Saturday, July 31, 2010

Just in from Washington


Jake Putnam photo

Peterson Bill Reauthorizes Mandatory Price Reporting

Washington--House Agriculture Committee Chairman Collin Peterson of Minnesota introduced legislation this past week to reauthorize the Mandatory Price Reporting law. The current law, requires the Agriculture Department to publish data on livestock and meat purchasing transactions but is scheduled to expire on Sept. 30.

The Mandatory Price Reporting Act of 2010 (H.R. 5852) would extend the program for another five years and include additional reporting requirements for pork wholesale cuts and exports.

On Tuesday, Sens. Blanche Lincoln of Arkansas and Saxby Chambliss (R-Ga.) introduced a bill (S. 3656) that also provides for a five-year reauthorization of MPR. In addition to the additional pork reporting, the Senate bill instructs the secretary of agriculture to establish an electronic price reporting system for dairy products.

Friday, July 30, 2010

Just in from Washington


US Capitol, photo by Jake Putnam

AFBF Calls for Support of Renewable Energy Tax Incentives

Washington--American Farm Bureau Federation President Bob Stallman wrote to House Ways and Means Committee Chairman Sander Levin (D-Mich.) and ranking member Dave Camp (R-Mich.) Thursday, urging them to support extension of a number of renewable energy tax incentives at their current levels and to re-instate various expired biofuel tax incentives.

“The successful development of our nation’s ethanol industry stands as a testament to the effectiveness of tax incentives for renewable energy,” Stallman wrote. “This industry, which was launched with the aid of tax incentives during the 1980s, now has the capacity to produce 11.8 billion gallons of fuel. Tax incentives also have proven valuable in promoting the production of biodiesel made from oilseed crops and animal fats.”

“Unfortunately, existing renewable energy tax incentives are temporary, with varying expiration dates. Long-term extensions are needed to boost renewable technologies and support development of the market infrastructure necessary to make these technologies more competitive. In addition, the long-term extension of renewable energy credits will ensure industry stability and attract the capital necessary to realize the benefits of long-term planning,” Stallman told Levin.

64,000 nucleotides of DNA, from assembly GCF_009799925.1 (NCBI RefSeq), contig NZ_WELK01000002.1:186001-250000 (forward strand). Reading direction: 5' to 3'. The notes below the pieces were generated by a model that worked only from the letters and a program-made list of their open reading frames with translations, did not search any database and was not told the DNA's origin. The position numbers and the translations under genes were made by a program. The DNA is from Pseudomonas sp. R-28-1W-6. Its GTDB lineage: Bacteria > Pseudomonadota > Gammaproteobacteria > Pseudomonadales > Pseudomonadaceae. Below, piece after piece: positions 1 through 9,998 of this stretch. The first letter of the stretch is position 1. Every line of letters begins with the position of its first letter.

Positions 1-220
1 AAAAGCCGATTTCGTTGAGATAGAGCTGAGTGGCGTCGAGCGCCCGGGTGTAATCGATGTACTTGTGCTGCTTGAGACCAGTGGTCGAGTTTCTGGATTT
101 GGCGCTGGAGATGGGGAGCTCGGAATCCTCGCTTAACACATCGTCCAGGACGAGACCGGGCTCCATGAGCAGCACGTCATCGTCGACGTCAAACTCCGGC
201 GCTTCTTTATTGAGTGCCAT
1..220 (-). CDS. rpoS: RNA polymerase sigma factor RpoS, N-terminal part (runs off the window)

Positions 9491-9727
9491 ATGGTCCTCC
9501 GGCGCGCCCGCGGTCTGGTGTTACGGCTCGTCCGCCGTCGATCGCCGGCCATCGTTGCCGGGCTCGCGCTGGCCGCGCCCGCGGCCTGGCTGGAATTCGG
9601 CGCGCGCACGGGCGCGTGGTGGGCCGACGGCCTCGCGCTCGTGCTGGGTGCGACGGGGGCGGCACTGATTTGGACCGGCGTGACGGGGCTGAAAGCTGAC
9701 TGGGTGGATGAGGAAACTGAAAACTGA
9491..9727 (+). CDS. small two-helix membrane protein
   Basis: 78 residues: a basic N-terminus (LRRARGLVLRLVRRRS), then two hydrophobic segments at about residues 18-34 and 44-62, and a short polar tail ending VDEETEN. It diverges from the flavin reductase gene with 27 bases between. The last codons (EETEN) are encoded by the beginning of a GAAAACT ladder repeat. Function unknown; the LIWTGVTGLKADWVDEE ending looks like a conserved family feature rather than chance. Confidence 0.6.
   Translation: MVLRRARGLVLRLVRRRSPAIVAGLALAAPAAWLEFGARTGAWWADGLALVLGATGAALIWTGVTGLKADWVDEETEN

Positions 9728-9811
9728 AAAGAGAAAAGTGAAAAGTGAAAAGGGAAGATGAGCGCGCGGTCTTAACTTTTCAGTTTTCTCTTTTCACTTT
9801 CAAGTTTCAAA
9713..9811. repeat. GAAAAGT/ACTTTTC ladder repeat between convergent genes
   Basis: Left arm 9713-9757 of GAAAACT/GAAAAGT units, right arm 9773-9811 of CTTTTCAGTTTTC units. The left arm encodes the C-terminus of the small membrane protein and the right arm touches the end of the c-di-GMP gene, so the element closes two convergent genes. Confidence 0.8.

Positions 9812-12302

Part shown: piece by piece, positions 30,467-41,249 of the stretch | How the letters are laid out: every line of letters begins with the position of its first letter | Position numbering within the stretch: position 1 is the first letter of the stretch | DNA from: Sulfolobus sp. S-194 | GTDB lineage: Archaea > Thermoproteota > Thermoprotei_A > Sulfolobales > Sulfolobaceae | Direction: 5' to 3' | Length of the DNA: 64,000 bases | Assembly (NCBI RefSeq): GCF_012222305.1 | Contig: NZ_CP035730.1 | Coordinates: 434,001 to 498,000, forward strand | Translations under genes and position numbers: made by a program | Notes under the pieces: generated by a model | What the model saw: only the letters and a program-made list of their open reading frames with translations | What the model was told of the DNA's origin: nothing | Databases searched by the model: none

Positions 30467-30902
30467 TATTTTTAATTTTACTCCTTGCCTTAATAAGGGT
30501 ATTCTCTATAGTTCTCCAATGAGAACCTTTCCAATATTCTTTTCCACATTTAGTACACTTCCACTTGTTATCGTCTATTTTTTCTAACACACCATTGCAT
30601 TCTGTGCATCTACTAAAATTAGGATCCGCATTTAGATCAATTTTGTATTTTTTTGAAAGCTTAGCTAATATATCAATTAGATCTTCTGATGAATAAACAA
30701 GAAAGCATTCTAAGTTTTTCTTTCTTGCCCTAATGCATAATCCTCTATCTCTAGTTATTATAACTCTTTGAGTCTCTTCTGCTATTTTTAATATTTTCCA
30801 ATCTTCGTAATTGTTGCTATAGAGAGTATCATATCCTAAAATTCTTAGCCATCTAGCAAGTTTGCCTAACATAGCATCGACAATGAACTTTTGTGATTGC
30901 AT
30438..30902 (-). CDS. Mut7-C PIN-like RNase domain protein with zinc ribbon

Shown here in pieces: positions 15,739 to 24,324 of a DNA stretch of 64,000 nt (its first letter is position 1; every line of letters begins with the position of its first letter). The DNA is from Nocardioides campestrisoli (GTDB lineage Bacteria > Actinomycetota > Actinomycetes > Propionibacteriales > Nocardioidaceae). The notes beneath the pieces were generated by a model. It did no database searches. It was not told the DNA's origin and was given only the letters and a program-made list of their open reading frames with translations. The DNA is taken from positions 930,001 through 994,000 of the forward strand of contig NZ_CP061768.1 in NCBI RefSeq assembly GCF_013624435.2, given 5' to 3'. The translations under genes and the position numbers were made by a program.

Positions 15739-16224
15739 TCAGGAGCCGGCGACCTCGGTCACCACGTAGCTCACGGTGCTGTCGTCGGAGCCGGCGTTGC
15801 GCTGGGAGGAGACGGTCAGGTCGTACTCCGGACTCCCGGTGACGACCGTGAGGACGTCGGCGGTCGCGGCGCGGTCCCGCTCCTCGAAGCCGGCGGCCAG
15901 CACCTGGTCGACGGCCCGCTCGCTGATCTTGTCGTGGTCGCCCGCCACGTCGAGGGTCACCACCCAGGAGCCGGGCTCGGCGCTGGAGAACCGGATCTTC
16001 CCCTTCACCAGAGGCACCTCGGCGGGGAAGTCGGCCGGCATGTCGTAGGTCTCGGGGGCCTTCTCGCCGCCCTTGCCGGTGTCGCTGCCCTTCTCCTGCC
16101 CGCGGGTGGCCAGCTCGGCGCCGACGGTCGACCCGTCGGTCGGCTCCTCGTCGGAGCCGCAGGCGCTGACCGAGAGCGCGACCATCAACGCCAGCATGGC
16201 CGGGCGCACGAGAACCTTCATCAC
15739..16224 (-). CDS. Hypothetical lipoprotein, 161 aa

Thursday, July 29, 2010

Eagle range fire--day 2


Steve Ritter photo

Eagle--Firecrews spent the night on the Highway 16 fire near Eagle but reported no new starts, they're still attacking hotspots this afternoon.

Dispite the intensity of the blaze, there were no injuries and just moderate property losses, three homes were destroyed and a brand new 2010 Porsche Cheyenne that was overrun by flames.

More than 100 firefighters remain on the scene and continue mop-up operations to keep flare ups under control when the afternoon winds pick-up.

The Highway 16 fire, ignited by lightning just after 12:30 Wednesday when a series of storms blew through the Treasure Valley and ended up burning just under 5,000 acres of range land in the Foothills north of Eagle and destroyed four homes in a North Eagle subdivision.

Firefighters were able to protect several homes in the area earlier in the afternoon from the blaze, but winds picked up around 3:30 p.m. yesterday and pushed the fire south towards Homer Road and ignited the four homes and took out the porsche.

Bighorn decision on the Payette


Forest Supervisor Suzanne Rainville briefs reporters after the record of decision--Putnam photo
Payette National Forest releases sheep management decision

McCall--The United States Department of agriculture will add 346,000 acres of habitat to the Payette National Forest in Idaho to separate Rocky Mountain bighorn sheep from domestic sheep and goats in an effort to curb disease in bighorn herds.

The Record of Decision amends the Payette's Forest Plan but reduces risk of contact among bighorn sheep and domestic sheep over a three year period starting in 2010 and ending in 2013.

"Many federal land management agencies and state wildlife managers recommended the elimination of shared use of ranges by bighorn and domestic sheep," said Suzanne Rainville, Payette National Forest Supervisor. "By separating the species and reducing the risk of contact, it will be possible to have both livestock grazing and a healthy population of bighorn sheep."




Wednesday, July 28, 2010

Eagle Range Fire


Near Homer and Linder road, Steve Ritter photo
Rangefire destroys three homes near Eagle

Eagle--A wildfire ripped through the Eagle foothills just after 12:30 Wednesday afternoon destroying three homes and forcing the evacuation of hundreds of Eagle residents.

By 7:15 firecrews dug containment lines around the fire, knocking down flames just as winds subsided. The Eagle Fire Department reports that three homes were destroyed in the area of Homer and Smoky Ridge road, not far from Highway 16 to Emmett.

The BLM says that the blaze scorched at least 4,857 acres and tore through the foothills toward Highway 55 after a thunderstorm brought hundreds of lightning strikes to the area. Most evacuated homeowners in the burned areas didn't return to their neighborhoods until late evening as fire crews continued to work hot spots.

Just in from Washington


Big Green Combine, originally uploaded by Steve's Photo Library.

AFBF, Others Outline Strategy for Doubling Exports

Washington--The American Farm Bureau Federation, the Coalition of Service Industries and the National Association of Manufacturers announced a comprehensive approach Monday to double U.S. exports in five years—a key goal laid out by President Barack Obama.

The three organizations have outlined policy changes needed to improve market access and level the playing field in a competitive global market. Doubling exports in five years is an ambitious but achievable goal if major changes are enacted.

“Growth in U.S. agricultural exports will be achieved with aggressive actions to expand market opportunities and reduce trade barriers,” said Rosemarie Watkins, AFBF director of international policy. “These measures are critical for increasing U.S. agricultural competitiveness around the world and meeting the growing world demand for food with U.S. agricultural products.”

Just in from Washington



American Farm Bureau Others Outline Strategy for Doubling Exports